Sunday, May 10, 2009

Good Cops Giving Up On Justice In Scrap Metal Theft Investigation

The good cops at IMPD gave it their best shot. They helped uncover the fact that off-duty police officers working for a scrap metal giant, OmniSource, had been working on the investigation of scrap metal thefts in Indianapolis as part of their day job. They learned that those same cops were working undercover to bust competitors of OmniSource for purchasing stolen metal products. Some of those competitors have gone to jail. Others await trial. Despite having more than 50 off-duty IMPD officers working at its scrap yards, the good cops learned that OmniSource did not have clean hands.

While local news media ignored key details of the investigation, Platts Steel Market Daily, a trade publication, did not. Platts reported that police recovered "folders on how to avoid anti-trust violations." The Platts report indicated that undercover police officers pretending to be auto thieves were able to sell items to OmniSource which had been altered to appear stolen. Platts also reported that OmniSource allegedly "wanted to target their competitors while employing [IMPD] officers." At the same time, Platts reported that "nothing of enforcement appeared to be happening at their yards."

The Platts' report was only the tip of the iceberg of what an IMPD investigation uncovered during its investigation of OmniSource according to a source close to the investigation. Four days before IMPD executed search warrants on OmniSource's scrap yards in Indianapolis in February, 2009, investigators learned that an OmniSource scrap yard in Marion County purchased 45,204 pounds of stolen lead ingots valued at $40,000. The lead has been purchased by Johnson Company, an Indianapolis-based company, from Gopher Resources, a Michigan company. The lead was supposed to be transported by Freight Master. Investigators learned that a Freight Master supervisor had noticed that the shipment was still on their lot and was long over due to be delivered to Johnson Company. The Freight Master driver, who apparently believed the shipment was so long over due that no one would miss it, took the load of lead to one of the OmniSource locations to sell it. At the OmniSource location in question, the driver presented a shipping receipt clearly stating that the shipment was purchased from Gopher and was to be delivered to Johnson. Because the driver was using a Freight Master truck, OmniSource cut a check for $8,100 for the $40,000 shipment to Freight Master.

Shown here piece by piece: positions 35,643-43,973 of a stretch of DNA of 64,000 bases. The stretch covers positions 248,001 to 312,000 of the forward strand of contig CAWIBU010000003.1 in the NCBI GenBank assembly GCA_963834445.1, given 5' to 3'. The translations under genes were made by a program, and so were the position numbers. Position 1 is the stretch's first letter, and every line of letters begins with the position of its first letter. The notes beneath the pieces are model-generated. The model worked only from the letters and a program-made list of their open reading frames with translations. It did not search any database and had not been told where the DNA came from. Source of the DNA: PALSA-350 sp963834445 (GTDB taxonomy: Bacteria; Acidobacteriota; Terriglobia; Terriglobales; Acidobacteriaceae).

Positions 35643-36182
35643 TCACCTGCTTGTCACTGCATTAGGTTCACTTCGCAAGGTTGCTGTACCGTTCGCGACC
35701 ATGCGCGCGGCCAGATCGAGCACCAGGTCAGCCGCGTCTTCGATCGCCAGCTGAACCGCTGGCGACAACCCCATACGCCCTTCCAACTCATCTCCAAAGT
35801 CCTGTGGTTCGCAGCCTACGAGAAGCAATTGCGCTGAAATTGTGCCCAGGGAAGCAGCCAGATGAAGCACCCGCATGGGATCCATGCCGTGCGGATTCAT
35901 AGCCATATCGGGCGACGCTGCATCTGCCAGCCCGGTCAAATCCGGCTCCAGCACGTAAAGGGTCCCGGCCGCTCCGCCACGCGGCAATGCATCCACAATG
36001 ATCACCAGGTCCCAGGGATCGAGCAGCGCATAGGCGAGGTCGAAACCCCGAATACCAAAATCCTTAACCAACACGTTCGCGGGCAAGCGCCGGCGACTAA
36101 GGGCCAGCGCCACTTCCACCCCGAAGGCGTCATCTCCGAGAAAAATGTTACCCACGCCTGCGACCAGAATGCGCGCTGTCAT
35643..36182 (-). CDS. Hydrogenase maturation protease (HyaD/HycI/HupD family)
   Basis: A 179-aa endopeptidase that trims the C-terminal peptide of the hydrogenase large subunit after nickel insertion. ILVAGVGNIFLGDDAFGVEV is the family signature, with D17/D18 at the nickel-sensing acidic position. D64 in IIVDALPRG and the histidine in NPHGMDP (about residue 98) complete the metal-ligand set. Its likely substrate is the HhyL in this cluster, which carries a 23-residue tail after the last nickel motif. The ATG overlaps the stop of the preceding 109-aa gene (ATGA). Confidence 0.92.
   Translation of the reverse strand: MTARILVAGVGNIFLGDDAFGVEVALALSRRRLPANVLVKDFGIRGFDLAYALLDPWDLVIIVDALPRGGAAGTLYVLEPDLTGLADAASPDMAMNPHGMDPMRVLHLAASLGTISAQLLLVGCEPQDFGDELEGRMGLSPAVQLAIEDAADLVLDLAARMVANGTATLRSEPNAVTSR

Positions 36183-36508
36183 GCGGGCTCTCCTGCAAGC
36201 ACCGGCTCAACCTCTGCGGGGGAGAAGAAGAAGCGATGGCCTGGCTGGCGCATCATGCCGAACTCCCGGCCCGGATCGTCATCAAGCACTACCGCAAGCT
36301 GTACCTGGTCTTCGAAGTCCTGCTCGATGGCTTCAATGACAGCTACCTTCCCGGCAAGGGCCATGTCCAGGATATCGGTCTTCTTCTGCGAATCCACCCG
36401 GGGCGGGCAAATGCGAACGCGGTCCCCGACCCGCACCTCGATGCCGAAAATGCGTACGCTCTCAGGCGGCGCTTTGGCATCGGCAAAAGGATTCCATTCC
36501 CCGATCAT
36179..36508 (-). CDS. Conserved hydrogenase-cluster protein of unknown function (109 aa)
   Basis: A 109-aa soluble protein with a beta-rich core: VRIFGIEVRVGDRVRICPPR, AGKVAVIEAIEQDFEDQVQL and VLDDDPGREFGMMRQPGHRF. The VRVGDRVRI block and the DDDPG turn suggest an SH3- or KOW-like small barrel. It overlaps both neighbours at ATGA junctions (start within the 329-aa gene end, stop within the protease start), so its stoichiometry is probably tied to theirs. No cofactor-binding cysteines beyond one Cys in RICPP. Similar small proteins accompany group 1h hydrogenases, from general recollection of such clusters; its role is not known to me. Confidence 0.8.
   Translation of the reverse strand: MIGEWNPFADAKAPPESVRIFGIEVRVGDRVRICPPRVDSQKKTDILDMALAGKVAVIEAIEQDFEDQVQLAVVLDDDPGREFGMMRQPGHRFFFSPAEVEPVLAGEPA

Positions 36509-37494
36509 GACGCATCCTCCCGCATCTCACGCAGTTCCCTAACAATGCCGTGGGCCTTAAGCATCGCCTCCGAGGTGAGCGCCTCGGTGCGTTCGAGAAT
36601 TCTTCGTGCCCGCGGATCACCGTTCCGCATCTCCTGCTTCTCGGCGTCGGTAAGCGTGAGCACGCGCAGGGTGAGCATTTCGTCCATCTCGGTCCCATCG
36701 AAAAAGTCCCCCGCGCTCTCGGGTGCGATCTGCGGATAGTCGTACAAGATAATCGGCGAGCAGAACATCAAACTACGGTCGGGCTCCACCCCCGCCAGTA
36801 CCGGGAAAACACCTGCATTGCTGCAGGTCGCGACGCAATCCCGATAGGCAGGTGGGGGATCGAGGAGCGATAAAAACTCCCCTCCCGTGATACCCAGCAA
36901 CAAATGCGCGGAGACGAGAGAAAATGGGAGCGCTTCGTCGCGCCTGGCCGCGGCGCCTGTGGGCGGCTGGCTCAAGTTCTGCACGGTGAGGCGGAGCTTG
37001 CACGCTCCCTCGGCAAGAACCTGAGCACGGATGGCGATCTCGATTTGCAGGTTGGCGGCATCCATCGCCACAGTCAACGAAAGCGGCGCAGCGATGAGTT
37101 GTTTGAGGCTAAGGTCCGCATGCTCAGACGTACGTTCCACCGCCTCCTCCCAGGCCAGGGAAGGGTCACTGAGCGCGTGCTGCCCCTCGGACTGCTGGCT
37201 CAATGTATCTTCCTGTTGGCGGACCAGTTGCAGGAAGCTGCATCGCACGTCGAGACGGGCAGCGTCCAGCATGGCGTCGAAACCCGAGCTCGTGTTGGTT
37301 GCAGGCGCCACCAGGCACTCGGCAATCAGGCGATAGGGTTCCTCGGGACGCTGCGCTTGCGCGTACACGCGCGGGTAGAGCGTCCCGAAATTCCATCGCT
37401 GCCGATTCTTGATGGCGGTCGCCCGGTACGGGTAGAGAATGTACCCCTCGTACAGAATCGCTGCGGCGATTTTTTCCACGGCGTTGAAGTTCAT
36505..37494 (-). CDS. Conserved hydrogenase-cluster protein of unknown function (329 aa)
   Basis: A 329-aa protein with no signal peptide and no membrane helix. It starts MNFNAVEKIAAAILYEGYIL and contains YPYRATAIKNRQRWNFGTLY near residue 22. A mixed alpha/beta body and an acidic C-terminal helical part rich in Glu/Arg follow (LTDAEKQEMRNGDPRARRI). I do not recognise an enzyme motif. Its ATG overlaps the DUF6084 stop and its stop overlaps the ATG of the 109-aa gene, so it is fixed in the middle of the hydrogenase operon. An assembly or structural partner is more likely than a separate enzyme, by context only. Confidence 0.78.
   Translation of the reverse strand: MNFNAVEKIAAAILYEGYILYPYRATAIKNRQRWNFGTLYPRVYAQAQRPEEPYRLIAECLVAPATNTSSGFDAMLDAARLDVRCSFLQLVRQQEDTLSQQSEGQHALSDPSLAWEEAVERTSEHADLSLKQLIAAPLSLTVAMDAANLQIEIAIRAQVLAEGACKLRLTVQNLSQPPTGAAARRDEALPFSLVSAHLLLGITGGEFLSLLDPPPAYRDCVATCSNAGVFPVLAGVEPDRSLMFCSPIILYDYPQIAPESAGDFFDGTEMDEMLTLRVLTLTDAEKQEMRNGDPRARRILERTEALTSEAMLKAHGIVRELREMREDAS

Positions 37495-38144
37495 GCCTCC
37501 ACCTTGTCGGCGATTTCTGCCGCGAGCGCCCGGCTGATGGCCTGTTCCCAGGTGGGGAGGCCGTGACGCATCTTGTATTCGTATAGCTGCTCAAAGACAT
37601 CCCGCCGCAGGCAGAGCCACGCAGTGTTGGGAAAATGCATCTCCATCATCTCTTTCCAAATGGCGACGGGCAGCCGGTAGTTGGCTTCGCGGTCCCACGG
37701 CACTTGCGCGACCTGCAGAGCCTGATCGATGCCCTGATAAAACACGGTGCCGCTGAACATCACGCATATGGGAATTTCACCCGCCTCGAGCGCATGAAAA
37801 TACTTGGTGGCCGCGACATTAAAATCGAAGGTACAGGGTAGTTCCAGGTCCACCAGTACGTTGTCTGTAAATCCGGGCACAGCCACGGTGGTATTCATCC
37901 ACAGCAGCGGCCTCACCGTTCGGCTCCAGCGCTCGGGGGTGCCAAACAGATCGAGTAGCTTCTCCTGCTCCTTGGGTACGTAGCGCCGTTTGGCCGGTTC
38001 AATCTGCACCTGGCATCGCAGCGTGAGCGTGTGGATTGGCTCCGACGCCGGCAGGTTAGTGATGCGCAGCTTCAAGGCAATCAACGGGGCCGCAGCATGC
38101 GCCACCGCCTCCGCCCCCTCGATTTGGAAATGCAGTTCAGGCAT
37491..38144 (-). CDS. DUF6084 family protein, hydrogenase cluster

What investigators say happened next is extraordinary. The Freight Master driver allegedly told the OmniSource employee to make the check out to him personally. Shockingly, the OmniSource employee is alleged to have done just that. By the time investigators served search warrants on all OmniSource locations in Indianapolis four days later for receiving stolen property, the stolen lead shipment had been moved to OmniSource's Ft. Wayne facility. The day after police served search warrants on OmniSource, all of the information, including pictures and copies of the shipping receipt and check written directly to the driver, was forwarded through the company's chain of command to the company's vice president in Ft. Wayne. Despite being made aware by this point of the stolen lead purchase, the vice president failed to notify police of the purchase or file a police report concerning the stolen lead. Instead, the vice president sent all of the information back down the chain of command to the company's head of security with a cryptic note, “FYI”.

The head of OmniSource's security also failed to make a police report. Instead, the security chief for the company allegedly told Johnson Company personnel that he could not make a police report because OmniSource was not "a victim." Unbelievably, the head of OmniSource's security allegedly told Johnson Company personnel that the company could not get back their shipment until OmniSource had been paid the $8,100 it had paid for the obviously stolen property. Later, as pressure on OmniSource picked up, the company reportedly allowed Johnson Company to pick up the lead shipment order without paying the $8,100. OmniSource reportedly fired the employee who purchased the stolen lead; however, a source close to the investigation says investigators believe OmniSource has a history of moving employees who commit these types of violations to another location instead of firing them. Bear in mind that all of these activities occurred undetected while your police officers were working within the company's scrap yards.